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A deep dive into the Omega Speedmaster Professional 105.012-65. "The Moonwatch."

Updated: Mar 3

As an avid Speedmaster collector and enthusiast I believe that the Omega Speedmaster Professional reference 105.012-65 is a must-have piece in the collection of every true vintage Speedmaster aficionado.

While all Speedmaster Professionals are generally referred to as ’The Moonwatch’, the 105.012-65 is considered to be the Moonwatch, as it was the actual reference worn by Neil Armstrong (and presumably Buzz Aldrin) during the historic Apollo XI moon landing mission.

Though there were many Speedmasters in space before and after the 105.012-65, the 105.012-65 is the actual watch that “walked” on the moon for the very first time.

Therefore, arguably the most significant Speedmaster reference ever.


Through years of collecting, buying, and selling vintage Speedmasters, I have had the privilege of having dozens of 105.012-65 Speedmasters pass through my hands.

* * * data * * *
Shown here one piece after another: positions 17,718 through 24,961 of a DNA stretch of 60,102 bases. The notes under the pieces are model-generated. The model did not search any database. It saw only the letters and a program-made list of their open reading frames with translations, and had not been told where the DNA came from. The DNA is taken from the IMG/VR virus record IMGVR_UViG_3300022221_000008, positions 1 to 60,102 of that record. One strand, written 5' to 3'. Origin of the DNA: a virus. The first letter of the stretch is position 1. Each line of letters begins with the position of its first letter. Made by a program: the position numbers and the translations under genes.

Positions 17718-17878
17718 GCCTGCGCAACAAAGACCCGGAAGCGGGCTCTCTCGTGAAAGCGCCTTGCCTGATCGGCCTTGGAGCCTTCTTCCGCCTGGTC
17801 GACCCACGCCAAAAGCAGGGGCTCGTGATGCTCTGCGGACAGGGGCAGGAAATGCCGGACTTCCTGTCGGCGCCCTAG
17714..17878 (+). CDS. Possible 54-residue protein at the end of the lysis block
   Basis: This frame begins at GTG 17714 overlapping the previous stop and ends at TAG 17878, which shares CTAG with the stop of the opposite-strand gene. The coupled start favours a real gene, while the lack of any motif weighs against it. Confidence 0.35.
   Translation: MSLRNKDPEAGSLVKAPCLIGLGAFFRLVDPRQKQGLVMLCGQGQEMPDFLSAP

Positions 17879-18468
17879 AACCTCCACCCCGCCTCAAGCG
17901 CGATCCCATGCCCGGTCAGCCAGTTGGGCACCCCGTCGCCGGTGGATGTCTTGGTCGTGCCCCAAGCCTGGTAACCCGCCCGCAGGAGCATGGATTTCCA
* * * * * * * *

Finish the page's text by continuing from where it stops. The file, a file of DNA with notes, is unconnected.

By documenting them and recording their serial numbers along with their respective production dates obtained via Extracts Of The Archives from the Omega museum, I noticed that there are in fact two iterations of 105.012-65. One of which I like to refer to as the ‘Moon-Spec’ 105.012-65.

A ‘Moon-Spec’ 105.012-65?? What the heck is he talking about?? I’m sure most reading this are scratching their heads in wonder...


So let’s take a deeper dive into the 105.012-65 reference shall we?

*Warning, we’re going to get pretty geeky here!

As we all know, production of the Omega Speedmaster Professional reference 105.012-65 began during the first quarter of 1966, with the very last examples of the reference leaving the Omega factory around mid April of 1967.